It is essential to adopt the rule of staying on one topic at a time.
Certain concepts in our language only serve to distance couples from each other. These include right versus wrong, always and never, truth versus lie. Black and white language should be eliminated during discussions. It is natural for some people to think in these terms, but it is important to avoid expressing them. These concepts can be viewed as judgemental, which can be inflammatory.
The panel discussion:
This refers to the tendency for partners to be excessively rational in their discussions so that the underlying feelings are not expressed. People who communicate in this way are often in dual-career partnerships, are highly educated, or merely place a great deal of value on being civil and avoiding conflict.
Partner A: "The thing that is the most troublesome is that you never call me and tell me when you are going to be late. I don't know how to plan the evening." (Intent: I am annoyed and lonely)
Partner B: "I suggest from this point on that that you assume that if I am not home by 7:00, you can make plans that don't include me." (Impact: I feel angry and pressured.)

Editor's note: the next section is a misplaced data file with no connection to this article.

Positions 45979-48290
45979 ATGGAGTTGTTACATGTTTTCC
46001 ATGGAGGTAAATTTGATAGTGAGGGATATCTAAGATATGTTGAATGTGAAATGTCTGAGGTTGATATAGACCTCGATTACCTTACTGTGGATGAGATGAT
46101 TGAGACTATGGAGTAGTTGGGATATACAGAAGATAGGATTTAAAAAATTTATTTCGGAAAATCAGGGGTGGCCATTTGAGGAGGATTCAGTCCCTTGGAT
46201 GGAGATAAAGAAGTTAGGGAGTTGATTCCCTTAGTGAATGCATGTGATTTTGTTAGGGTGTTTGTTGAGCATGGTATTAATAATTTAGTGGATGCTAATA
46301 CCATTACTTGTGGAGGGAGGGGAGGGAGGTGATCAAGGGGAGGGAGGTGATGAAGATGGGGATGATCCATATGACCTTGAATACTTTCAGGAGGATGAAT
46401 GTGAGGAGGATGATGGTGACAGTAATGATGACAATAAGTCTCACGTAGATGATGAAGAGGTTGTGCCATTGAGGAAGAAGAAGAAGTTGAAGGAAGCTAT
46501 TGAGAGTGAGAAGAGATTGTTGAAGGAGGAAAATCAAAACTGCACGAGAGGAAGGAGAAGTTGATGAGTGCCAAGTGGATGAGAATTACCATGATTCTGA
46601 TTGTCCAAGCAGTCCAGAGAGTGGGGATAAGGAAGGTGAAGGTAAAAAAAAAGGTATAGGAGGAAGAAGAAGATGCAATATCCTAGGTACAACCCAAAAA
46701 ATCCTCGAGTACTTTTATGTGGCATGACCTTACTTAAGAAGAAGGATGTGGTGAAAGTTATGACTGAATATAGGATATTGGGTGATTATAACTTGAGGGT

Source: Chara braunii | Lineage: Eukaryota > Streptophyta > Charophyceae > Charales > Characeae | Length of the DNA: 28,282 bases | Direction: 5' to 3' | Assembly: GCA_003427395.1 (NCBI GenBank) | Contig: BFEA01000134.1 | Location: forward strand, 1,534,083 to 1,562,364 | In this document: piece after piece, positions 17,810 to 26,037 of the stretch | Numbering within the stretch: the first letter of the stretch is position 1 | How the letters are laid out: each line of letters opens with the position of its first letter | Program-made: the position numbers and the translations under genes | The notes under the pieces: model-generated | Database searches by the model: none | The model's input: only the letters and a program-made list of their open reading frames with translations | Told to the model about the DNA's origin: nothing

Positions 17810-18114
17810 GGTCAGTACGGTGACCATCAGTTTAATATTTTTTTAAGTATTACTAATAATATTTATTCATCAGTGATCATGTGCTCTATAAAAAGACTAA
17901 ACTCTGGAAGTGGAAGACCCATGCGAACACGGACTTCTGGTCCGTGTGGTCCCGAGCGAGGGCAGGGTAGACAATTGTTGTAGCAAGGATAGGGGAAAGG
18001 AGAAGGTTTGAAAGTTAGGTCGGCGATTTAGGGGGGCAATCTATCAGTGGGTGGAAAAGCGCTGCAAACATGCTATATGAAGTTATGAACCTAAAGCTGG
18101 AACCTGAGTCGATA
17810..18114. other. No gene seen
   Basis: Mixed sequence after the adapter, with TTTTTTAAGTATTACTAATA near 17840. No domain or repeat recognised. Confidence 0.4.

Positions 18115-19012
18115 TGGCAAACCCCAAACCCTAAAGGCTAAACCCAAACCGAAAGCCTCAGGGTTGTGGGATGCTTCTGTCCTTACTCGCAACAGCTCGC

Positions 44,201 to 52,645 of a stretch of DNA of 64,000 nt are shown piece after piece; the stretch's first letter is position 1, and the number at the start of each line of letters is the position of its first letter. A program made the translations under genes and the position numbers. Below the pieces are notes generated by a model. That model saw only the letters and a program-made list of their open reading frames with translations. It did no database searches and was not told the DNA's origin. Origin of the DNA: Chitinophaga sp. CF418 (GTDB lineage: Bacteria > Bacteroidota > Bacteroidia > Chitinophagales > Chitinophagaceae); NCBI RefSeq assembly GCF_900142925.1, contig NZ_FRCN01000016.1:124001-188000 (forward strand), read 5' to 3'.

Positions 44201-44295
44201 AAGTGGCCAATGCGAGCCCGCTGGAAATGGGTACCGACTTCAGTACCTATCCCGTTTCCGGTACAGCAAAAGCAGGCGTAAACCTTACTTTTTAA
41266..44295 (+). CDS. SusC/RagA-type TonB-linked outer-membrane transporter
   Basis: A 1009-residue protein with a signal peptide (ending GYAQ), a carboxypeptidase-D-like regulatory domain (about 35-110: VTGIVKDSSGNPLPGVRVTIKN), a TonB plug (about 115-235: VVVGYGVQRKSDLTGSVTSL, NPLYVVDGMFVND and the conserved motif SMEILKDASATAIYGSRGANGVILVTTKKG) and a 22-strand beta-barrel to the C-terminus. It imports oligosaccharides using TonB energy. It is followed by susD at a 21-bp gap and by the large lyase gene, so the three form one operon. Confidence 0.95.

Reflecting on and expressing one's feelings can help to move the discussion along and assist in resolving conflicts.
The more unhappy and disconnected that a couple feels, the more both partners may believe that they are "right" and therefore justified in their viewpoint. Inflexibility can be seen in one or both partners. When each person remains rigid and is not open to the other's viewpoint, the situation is at a standstill.
Summarizing self syndrome/cocktail listening:
Some partners rehearse what they want to say and simply wait until the other person stops talking, instead of listening to what is being said. This "summarizing self" continues to reiterate the same complaint without reacting to the partner's statement. The result is that the conversation goes nowhere.
Example: Partner A: "I said ABC."
Partner B: "I said XYZ."
Partner A: "But I said ABC."
Partner B: "But I said XYZ."
This occurs when you answer your partner's complaint with one of your own.
Example: Partner A: "I wish you would not spend so much money on video poker."